A great idea for the us military and army this new helicopter will be a great boost to us military power. The Sikorsky S-97 Raider is a proposed high-speed scout and attack helicopter, under development by Sikorsky Aircraft. Sikorsky planned to offer it for the United States Army's Armed Aerial Scout program, along with other possible uses.
One prototype will be used for flight testing, while the second is planned for use as a demonstrator. The first prototype was planned to fly in late 2013 or early 2014 near the release of the Armed Aerial Scout Request for Proposals. Sikorsky started construction of the two prototypes in October 2012. In September 2013, Sikorsky began final assembly of the first S-97 Raider following delivery of the single-piece, all-composite fuselage by Aurora Flight Sciences.
Sikorsky is also using the technology and design process, along with partner Boeing, as a basis from which to develop a high-speed rigid rotor co-axial design called SB-1 Defiant for the army's Joint Multi-Role Technology Demonstrator (JMR TD) programme. The JMR TD is the precursor to the army's estimated USD100 billion Future Vertical Lift (FVL) programme, which is meant to replace the army's UH-60 Black Hawk utility helicopters and AH-64 Apache attack helicopters.
The first Raider is scheduled to fly at the end of 2014. One will be used for tests, and the other for demonstrations. Sikorsky wants to offer the S-97 for the AAS program, but also wants the helicopter to fly before the Army makes its downselect. Sikorsky invested $150 million and its 54 suppliers (who provide 90% of the parts) are spending the remainder of a total of $200 million on two prototypes, but production models must meet the $15 million unit cost budgeted for the program. The Army was still deciding whether or not to proceed with the competition or extend the service life of the OH-58 Kiowa. The Army ended the AAS program in late 2013.
In February 2014, construction of the first S-97 prototype airframe was one-quarter complete. Simulated bird strikes testing had been conducted on the fuselage at speeds of up to 235 kn (435 km/h; 270 mph), the S-97's expected maximum flight speed. Drop tests were also performed to ensure the safety of the fuel tanks in the event of a crash. Sikorsky is exploring civil applications for the S-97, such as transporting personnel between offshore oil platforms.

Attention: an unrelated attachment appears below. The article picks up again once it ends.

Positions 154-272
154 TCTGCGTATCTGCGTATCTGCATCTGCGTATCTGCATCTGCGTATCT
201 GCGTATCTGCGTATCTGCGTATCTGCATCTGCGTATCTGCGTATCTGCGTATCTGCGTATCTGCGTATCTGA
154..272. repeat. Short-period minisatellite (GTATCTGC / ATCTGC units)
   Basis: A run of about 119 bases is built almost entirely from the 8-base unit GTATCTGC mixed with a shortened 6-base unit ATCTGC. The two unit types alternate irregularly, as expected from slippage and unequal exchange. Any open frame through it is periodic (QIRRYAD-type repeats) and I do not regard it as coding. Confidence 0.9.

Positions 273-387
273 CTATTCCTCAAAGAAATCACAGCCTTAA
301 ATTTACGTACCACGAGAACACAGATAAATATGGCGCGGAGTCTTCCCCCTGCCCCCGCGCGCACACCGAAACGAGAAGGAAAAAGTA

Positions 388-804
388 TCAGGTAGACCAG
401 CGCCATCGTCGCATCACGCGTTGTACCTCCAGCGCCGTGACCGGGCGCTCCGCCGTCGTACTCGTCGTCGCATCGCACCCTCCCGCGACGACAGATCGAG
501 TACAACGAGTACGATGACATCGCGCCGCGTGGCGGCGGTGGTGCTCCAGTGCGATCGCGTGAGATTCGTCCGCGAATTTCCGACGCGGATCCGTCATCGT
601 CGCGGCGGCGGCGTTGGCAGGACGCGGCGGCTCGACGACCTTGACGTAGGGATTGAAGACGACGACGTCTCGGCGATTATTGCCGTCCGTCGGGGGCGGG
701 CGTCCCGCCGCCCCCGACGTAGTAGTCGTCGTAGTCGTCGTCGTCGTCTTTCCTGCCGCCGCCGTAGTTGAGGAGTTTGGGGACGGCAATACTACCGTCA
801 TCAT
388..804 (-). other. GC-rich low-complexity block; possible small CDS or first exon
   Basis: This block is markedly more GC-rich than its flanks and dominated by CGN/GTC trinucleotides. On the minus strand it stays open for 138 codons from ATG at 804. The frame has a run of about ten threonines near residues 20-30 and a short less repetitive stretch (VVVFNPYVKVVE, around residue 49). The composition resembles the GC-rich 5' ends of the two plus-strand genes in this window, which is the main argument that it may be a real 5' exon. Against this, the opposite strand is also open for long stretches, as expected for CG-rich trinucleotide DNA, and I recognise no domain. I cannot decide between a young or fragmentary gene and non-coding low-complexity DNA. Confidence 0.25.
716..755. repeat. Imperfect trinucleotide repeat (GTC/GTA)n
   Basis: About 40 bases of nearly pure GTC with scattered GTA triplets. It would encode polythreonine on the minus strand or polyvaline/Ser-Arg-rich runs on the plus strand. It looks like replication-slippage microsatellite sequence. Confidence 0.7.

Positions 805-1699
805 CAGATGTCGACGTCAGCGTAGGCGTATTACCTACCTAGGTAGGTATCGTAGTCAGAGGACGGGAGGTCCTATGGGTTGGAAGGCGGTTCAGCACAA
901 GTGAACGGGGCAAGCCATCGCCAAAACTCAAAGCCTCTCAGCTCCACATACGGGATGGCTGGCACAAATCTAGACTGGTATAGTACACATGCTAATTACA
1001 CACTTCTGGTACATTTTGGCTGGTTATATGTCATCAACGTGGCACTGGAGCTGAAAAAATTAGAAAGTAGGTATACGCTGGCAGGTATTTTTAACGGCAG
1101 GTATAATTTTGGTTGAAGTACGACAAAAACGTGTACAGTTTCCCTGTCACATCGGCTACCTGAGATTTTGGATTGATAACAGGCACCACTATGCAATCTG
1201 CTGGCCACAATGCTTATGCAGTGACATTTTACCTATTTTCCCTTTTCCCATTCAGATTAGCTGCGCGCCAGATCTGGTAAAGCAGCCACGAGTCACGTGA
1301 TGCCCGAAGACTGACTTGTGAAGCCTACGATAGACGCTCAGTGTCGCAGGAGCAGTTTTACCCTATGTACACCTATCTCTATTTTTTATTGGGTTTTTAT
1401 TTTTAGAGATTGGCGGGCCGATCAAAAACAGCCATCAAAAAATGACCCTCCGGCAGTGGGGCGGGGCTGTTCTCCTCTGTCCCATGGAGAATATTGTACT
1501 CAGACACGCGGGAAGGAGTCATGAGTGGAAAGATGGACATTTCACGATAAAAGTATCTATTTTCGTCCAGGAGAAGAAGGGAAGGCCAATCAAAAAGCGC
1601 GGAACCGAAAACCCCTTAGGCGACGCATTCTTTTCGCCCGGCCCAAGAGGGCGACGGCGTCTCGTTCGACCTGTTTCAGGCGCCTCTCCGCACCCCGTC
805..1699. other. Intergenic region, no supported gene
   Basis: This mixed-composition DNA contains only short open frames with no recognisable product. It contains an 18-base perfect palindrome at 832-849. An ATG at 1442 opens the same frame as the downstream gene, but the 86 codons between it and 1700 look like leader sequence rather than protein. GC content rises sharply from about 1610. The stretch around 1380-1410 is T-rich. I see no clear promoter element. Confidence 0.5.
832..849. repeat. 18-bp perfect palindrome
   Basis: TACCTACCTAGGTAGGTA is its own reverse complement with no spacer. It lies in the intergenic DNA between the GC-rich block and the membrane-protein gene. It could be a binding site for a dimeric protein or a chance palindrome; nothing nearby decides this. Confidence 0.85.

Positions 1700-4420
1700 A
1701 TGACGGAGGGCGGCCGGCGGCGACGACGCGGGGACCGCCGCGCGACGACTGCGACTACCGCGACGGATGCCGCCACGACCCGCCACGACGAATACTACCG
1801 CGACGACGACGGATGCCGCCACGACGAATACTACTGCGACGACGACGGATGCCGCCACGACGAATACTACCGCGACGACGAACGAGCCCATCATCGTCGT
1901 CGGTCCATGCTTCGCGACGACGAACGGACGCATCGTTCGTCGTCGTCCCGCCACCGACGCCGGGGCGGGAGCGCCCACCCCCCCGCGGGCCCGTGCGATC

Budget projections for FY 2015 include a measure to retire the U.S. Army's OH-58 Kiowa fleet and remove AH-64 Apache attack helicopters from U.S. Army Reserve and U.S. Army National Guard control and transfer them to the active Army to take the place of the aerial scout role. Sikorsky has suggested the possibility of buying the S-97 Raider as a replacement for the loss of Apaches to fulfill armed helicopter needs.
On 5 May 2014, Sikorsky opened the production hangar to the S-97 during the rollout of the CH-53K King Stallion. The company plans to fly the aircraft by 1 December 2014. The mostly composite airframe was almost fully assembled and included wiring and some avionics systems; still missing was the transmission, drive train, engine, coaxial rotor, and pusher propeller. The wiring is to be completed to power-on electrical systems by the end of May. The S-97's first military customer is aimed to be the U.S. Special Operations Command to replace the MH-6M Little Bird. Unspecified foreign militaries have shown interest in the S-97 design. With the U.S. Army's AAS program on hold (but not cancelled outright), it may be difficult to get approval for export for a next-generation helicopter if the American military does not yet have it. The Raider is a prototype, so the first customer would need to fund and support a production development program. Its avionics were powered on in June 2014, and Sikorsky expected first flight the same year, with rollout on 2 October 2014.
The S-97 design includes variable speed coaxial main rotors and a variable pitch pusher propeller, making the S-97 a compound helicopter. The S-97 will be capable of carrying up to six passengers, in addition to a flight crew of two in a side-by-side cockpit. However, the production S-97 is projected to be capable of flying with either one or two pilots, or autonomously. Space for a targeting sensor has been reserved, however it will not be installed in the prototype aircraft.
Based on the technology from the Sikorsky X2 demonstrator, the prototype S-97s will be powered by a General Electric YT706 turboshaft (the same engine used on the UH-60M Black Hawk), however a more powerful engine, developed under the Improved Turbine Engine Program, is expected to become available. Compared to the OH-58D Kiowa, the S-97 has significantly increased performance goals, such as cruising speeds upwards of 200 knots and turning at three times the force of gravity.